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Buddhadharma : Fall 2017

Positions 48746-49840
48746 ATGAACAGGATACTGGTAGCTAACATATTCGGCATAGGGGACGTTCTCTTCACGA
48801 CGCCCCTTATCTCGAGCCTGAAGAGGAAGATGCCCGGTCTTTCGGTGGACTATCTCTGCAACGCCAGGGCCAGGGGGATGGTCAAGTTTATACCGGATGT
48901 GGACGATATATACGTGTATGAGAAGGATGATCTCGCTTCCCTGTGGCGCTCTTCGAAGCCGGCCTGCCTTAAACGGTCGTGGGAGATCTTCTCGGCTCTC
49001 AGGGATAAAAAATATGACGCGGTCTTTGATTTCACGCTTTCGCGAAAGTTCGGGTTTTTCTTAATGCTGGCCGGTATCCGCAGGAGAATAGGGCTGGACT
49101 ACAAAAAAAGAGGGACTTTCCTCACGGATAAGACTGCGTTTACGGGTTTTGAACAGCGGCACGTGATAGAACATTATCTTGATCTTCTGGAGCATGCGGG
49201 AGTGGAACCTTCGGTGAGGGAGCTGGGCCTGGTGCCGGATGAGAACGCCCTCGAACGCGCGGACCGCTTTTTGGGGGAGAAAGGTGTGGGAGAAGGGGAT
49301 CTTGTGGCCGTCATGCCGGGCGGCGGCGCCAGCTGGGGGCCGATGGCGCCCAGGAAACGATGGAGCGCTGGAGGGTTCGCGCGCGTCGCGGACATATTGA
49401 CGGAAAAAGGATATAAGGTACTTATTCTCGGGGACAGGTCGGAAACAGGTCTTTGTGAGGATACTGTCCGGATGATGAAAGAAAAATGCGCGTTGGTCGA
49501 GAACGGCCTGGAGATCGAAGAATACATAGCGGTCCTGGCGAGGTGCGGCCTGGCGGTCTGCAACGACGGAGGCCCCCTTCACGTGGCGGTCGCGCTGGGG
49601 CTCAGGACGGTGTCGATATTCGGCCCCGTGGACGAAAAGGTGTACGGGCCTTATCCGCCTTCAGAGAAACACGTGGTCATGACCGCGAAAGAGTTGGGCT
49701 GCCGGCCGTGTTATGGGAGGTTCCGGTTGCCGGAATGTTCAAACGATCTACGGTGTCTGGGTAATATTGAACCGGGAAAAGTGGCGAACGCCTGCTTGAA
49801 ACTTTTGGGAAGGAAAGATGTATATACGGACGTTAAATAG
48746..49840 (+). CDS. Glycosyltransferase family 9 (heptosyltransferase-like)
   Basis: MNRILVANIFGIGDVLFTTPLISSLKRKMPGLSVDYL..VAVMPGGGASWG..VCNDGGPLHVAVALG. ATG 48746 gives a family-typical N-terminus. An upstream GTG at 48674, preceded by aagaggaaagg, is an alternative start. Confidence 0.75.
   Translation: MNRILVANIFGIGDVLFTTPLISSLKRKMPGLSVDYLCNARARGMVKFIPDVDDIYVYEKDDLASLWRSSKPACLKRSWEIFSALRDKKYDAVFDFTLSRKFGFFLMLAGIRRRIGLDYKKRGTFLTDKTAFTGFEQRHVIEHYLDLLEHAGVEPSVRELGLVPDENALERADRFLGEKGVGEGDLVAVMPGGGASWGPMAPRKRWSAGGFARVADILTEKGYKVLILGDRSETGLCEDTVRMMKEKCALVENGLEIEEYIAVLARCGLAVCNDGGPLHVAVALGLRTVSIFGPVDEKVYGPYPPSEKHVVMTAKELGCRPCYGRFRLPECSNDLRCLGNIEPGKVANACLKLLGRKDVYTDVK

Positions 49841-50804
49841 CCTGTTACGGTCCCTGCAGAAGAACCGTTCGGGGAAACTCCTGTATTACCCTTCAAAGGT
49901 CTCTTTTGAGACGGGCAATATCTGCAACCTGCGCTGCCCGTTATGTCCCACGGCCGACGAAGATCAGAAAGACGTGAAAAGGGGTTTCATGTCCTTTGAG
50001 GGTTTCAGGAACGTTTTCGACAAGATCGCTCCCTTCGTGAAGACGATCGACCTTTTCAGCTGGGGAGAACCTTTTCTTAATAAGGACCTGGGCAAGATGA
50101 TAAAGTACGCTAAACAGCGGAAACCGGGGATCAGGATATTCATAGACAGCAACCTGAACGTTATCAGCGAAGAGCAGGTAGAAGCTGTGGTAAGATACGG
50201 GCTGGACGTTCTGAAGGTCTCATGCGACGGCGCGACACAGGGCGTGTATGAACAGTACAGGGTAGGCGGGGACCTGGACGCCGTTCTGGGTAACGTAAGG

fall 2 0 1 7 buddhadharma: the practitioner’s quarterly 15 me every day. I don’t even have any of the qualities of a Shravakayana master or Mahayana master, let alone those of a Vajra Acharya. And as a human being, I’m completely unreliable. But I have received teachings from some of the greatest masters, buddhas in the flesh, so the lineage is defi- nitely there. Isn’t it painful to be in a situation where you need something from someone who is completely unreliable, especially when you know that if you ask for what you need, you’ll be stuck with him forever? So please, think twice. SuMMeR 2005 seeking bedrock Charlotte Joko Beck explains how we can find the ground beneath our feet. Our life is always varying between hap- piness and unhappiness, or sometimes between relative happiness and relative unhappiness. It is shifting, changing, and we long for a bedrock of peace and stability. It is natural to do so, but most of us spend a lifetime seeking, seeking, seeking for a bed- rock we never find. Can we find it? Yes—if we comprehend and deal with the problem involved. Until we do, we seek the bedrock outside of our- selves; we hunt with hope for the person or situation or belief system that will supply us with what we believe we lack. The illu- sions of romantic love, of the perfect work or partner (or home or living situation) all beckon to us like the Sirens to Odysseus. If we don’t understand, time after time our little ship will be shattered on hidden rock. But the other side of such disasters is the dawning recognition that each rough episode in life can be our true teacher; each difficulty is, as one sutra says, “the Buddha come to greet us.” We slowly awaken to the knowledge that the spiritual bedrock we seek is not a life beyond disaster and pain but the embracing of disaster and pain as they occur. When we are more willing to experience our fear and pain directly, the wholeness (bedrock) of our lives is revealed as the miracle it is. Simple, yes. Easy, no. For most of us, this is practice for a lifetime. How- ever, the bedrock (always there) is more and more known to us as being there. The good life. WINTeR 2002 the sound of invisibility Susan Yao ponders what it means to talk when nobody wants to listen. As a Buddhist, I shouldn’t have pet peeves. I love all sentient beings, etc. But one of my pet peeves is being called “quiet” by people who never gave me the chance to talk. I didn’t start out quiet. I said, “Hey, dude, good to see you.” (I know you like being called dude, so I called you dude. That’s how mindful I am.) I asked you about your- self. Then you started making mouth vibra- tions and turned off your ear vibrations. A very funny joke came out of my mouth and had nowhere to land. No vibrations, no sound. So I stopped trying. And then, and only then, was I quiet. Children cry so they can tell their par- ents, “I need a nap.” “I don’t like this hip- pie food you’re feeding me.” “I made a WWW.muckychris.com